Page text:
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The Vanderbilt Hustler

The official student newspaper of Vanderbilt University.
Since 1888
The official student newspaper of Vanderbilt University

The Vanderbilt Hustler

The official student newspaper of Vanderbilt University.
The official student newspaper of Vanderbilt University

The Vanderbilt Hustler

The official student newspaper of Vanderbilt University.

Vanderbilt Unity Project hosts panel on media, elections

With the midterms around the corner, panelists from Fox News and NBC discussed sources of polarization, the media’s role in election reporting and the rise of misinformation.
Narenkumar Thirmiya
Moderator John Seigenthaler and panelists Chris Stirewalt and Josh Clinton talk at Langford Auditorium, as photographed on Oct. 19, 2022. (Hustler Multimedia/Narenkumar Thirmiya)

The Vanderbilt Project on Unity & American Democracy hosted an Oct. 19 panel discussion at Langford Auditorium, featuring Chris Stirewalt, Senior Fellow at the American Enterprise Institute and former political editor at Fox News and Josh Clinton, the Senior Election Analyst at NBC News, co-director of the Vanderbilt Poll and a professor in the political science department. Former NBC correspondent and anchor John Seigenthaler moderated the panel, which focused on media outlets’ projections of election results, shifts in content production and public trust in media, topics deemed especially important in light of the Nov. 8 midterm elections.

Executive director of the Vanderbilt Project on Unity & American Democracy Gray Sassar said that the Unity Project held this panel to “demystify the process” of making election announcements.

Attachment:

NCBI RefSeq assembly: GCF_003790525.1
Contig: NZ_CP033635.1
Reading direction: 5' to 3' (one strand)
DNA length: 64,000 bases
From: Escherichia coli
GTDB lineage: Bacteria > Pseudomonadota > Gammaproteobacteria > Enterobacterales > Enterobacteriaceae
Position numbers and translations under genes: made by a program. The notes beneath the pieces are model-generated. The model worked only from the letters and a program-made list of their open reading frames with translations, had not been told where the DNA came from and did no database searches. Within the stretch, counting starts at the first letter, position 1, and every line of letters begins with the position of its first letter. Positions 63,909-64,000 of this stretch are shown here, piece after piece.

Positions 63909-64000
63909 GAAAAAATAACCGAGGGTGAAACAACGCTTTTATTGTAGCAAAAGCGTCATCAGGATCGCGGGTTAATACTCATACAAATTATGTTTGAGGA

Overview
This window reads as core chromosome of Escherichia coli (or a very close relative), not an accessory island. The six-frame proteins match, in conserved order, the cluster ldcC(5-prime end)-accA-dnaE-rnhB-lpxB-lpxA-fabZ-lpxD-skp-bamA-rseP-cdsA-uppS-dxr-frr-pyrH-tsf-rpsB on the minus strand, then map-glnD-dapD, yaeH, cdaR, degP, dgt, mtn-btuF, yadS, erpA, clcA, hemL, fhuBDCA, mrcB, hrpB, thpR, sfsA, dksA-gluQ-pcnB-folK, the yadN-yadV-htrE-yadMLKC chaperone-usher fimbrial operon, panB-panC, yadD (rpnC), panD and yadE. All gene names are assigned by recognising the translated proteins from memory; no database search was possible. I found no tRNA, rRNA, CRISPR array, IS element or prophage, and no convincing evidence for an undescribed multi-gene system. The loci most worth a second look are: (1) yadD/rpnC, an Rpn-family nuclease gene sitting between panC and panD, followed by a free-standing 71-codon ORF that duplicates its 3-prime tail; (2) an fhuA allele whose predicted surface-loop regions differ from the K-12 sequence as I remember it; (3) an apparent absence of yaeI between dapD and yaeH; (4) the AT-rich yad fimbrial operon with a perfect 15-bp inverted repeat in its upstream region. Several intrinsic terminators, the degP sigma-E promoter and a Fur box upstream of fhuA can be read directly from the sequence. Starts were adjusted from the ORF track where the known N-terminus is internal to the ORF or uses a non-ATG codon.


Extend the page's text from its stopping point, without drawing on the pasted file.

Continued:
“[The Unity Project] wanted to shine a light on the role that the news media plays during election cycles, and the behind-the-scenes work done by cable news decision desks when making election night calls.” Sasser said. “Professor Clinton and Mr. Stirewalt…demonstrated that – no matter the political slant of the network – the off-camera number crunching is subject to rigorous standards across the industry and if the media does its job right, it can be a critical tool in helping to rebuild Americans’ confidence in the results of our elections going forward.”

According to Clinton, one of the media’s most critical roles on election night is reporting certified vote counts and identifying winning candidates in each state in real-time. He explained that this process is highly meticulous, requiring a thorough analysis of the many moving components including early vote returns, changes in state laws, voter registration numbers and polling data.

“All the election administration is on a county-by-county level, so you really need to know all those details,” Clinton said. 

Stirewalt expressed that audiences want winners of elections to be declared as early as possible. Per Stirewalt, the media is best suited to fulfill this function compared to the government which would take several more weeks to declare a winner due to the necessary legal procedures involved.

“What is a reasonable amount of time for Americans to wait to find out the winner of an election?” Stirewalt asked. “We won’t even wait three minutes for microwaved popcorn to finish.” 

Clinton underscored the media’s importance in this role, adding that news channels create a system of accountability, instead of allowing politicians to announce winners arbitrarily.

“On election night, what’s going on is something quite different [from usual news coverage] because the media is trying to be an umpire, calling balls and strikes, looking at the votes coming in and getting it right,” Clinton said.